Will the Obama EPA Protect Your Community?

by Guest Blogger

May 26, 2015

Clara Smith, 96, stands at the window of her home looking out at Shell refinery just a couple of yards (meters) away.

© Les Stone / Greenpeace

I recently visited an Environmental Protection Agency (EPA) Reading Room to look at a few chemical facilities’ Risk Management Plans and was struck by the severity of potential accidents. I found one facility in St. Paul, Minnesota that endangers over 1 million people. That facility is one of 88 known to endanger over 1 million people, while an additional 378 facilities put 100,000+ people at risk. By requiring these high-risk facilities to switch to safer processes, the President and the EPA could significantly improve the safety of millions of Americans. It’s only taken me a few days of research to realize how dangerous these facilities are and how simple it would be to secure them. Unfortunately, the EPA has been dragging its feet on this issue for over two decades.

In 1993, the EPA first proposed regulations authorized by the 1990 Clean Air Act. By 1995, the agency was still requesting comments on proposed rules and remained vastly under-informed about the thousands of chemical facilities and the threats they pose to surrounding communities. Only after 9/11 did lawmakers and the EPA also acknowledge that these facilities are attractive terrorist targets. This realization prompted the then head of the EPA, Christine Todd Whitman, to draft stronger regulations that would have for the first time required facilities to reduce catastrophic hazards. Whitman established a 12-18 month implementation timeline for industry compliance with these common sense regulations. The Bush administration ultimately stifled these efforts.

If Whitman’s proposed regulations had been implemented, millions of Americans would have been living in communities no longer at risk of a catastrophic chemical facility accident or terrorist attack since December 2004. It’s been 13 years since Whitman’s initial call for common sense safety standards, and over 100 million Americans remain at risk of an accident or attack on a chemical facility.

Instead the only new regulations we’ve seen are security rules ghostwritten by the chemical industry lobby that are largely unenforceable. They are the Department of Homeland Security’s (DHS) Chemical Facility Anti-Terrorism Standards (CFATS) authorized in 2006 and renewed in 2014. CFATS forms the basis of our chemical security, yet it exempts thousands of facilities, including all drinking water and wastewater treatment plants and some of the nation’s highest risk chemical facilities. It also bars the DHS from requiring inherently safer technologies (IST). The Obama administration formally called for closing this security gap and requiring IST at numerous congressional hearings by EPA and DHS witnesses since 2009, demonstrating the President’s longstanding support for increased chemical safety. As a Senator in 2006, Obama described high-risk chemical facilities as “stationary weapons of mass destruction spread all across the country” and included stronger chemical facility regulations in his 2008 campaign platform.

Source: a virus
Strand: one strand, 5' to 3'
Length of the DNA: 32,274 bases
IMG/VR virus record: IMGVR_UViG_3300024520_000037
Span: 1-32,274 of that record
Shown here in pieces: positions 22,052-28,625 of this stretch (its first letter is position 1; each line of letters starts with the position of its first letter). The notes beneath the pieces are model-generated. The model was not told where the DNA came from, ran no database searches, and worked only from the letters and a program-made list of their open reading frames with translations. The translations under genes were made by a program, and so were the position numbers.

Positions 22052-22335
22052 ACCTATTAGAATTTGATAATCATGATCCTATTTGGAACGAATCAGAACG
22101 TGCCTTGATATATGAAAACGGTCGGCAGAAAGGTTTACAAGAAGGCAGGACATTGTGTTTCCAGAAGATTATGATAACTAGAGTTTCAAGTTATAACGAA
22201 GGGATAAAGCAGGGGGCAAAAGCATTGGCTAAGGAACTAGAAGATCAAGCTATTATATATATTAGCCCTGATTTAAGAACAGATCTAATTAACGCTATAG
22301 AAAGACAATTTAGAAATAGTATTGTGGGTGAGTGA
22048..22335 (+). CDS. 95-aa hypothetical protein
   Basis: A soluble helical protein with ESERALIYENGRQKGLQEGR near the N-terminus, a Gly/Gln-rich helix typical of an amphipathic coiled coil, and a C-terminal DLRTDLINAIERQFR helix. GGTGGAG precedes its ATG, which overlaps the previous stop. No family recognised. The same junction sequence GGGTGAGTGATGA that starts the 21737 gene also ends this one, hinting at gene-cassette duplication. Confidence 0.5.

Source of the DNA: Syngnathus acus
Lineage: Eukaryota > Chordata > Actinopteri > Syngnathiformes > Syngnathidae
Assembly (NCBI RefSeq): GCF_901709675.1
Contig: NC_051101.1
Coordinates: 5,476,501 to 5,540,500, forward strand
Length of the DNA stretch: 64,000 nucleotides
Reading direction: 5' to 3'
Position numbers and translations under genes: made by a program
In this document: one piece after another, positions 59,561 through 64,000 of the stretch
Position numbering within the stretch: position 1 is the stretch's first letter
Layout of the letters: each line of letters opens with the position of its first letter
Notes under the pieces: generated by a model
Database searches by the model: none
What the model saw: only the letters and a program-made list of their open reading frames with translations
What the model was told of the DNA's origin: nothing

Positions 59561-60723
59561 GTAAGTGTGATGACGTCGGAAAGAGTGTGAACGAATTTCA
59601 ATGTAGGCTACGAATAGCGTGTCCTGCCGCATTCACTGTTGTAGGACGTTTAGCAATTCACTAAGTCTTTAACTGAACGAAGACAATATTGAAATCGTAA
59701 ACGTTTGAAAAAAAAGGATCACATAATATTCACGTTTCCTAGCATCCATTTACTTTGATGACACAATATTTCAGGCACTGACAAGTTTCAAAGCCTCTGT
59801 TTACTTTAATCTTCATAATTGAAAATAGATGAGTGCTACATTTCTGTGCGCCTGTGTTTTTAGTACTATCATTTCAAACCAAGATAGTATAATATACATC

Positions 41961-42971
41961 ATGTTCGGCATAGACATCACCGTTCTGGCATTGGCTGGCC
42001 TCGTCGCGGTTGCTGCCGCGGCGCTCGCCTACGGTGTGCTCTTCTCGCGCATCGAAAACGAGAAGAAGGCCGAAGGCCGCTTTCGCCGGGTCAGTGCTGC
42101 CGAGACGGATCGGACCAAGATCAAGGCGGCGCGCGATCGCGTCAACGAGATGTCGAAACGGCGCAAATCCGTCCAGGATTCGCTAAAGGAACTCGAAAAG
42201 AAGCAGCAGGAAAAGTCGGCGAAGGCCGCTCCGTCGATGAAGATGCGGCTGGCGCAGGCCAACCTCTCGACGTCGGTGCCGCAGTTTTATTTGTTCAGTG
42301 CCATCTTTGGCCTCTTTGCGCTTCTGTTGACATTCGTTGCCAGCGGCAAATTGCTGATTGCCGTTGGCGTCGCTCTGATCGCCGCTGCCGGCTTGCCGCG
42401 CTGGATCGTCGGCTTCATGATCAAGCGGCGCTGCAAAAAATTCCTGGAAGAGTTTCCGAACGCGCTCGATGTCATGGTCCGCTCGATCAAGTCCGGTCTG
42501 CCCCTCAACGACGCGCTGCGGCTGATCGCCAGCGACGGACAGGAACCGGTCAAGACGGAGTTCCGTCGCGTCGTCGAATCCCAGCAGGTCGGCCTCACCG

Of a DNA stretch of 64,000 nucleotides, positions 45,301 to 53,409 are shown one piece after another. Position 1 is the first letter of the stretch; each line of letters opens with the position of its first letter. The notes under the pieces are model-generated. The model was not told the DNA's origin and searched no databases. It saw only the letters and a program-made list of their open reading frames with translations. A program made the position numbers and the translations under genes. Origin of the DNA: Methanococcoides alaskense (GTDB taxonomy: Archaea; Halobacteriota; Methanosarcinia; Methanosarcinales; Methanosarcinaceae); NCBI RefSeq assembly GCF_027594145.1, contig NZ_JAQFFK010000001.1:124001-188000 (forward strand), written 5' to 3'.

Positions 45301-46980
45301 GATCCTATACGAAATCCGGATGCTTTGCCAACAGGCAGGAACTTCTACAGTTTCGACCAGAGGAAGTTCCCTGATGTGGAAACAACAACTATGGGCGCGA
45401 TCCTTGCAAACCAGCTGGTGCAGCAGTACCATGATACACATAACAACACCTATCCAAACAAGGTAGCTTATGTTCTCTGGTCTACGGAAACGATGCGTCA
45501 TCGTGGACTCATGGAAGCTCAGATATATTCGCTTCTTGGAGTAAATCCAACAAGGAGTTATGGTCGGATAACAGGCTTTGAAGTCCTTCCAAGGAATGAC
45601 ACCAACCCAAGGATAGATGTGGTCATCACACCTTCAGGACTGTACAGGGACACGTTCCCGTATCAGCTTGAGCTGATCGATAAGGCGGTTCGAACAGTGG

After the tragic 2013 fertilizer explosion in West, Texas that killed 15 people, President Obama issued an Executive Order directing the EPA and other agencies to modernize chemical plant safety rules. Although the EPA has pledged to complete new regulations by 2016 to comply with the Executive Order, it has postponed even starting the rulemaking process until September of this year. It usually takes 12-15 months to finalize a rule. If the EPA continues at this glacial pace, a new President or Congress could easily kill the new rules via the Congressional Review Act that Bush used against workplace safety rules in 2001. To avoid this, the EPA should move up its rulemaking start date to June of this year. That would at least give the EPA a chance to finalize new rules by June of 2016. We may know more on June 19th when the EPA, DHS, and OSHA will hold a webinar to update the public on their rulemaking progress.

In the meantime, communities are becoming impatient. There have been over 350 chemical accidents since the explosion in West, Texas. How many more disasters will it take until the EPA finishes a job it started twenty years ago? Take action and tell President Obama to use his authority to prevent chemical disasters today.

***Chronology of the EPA “Considering” Chemical Disaster Prevention***

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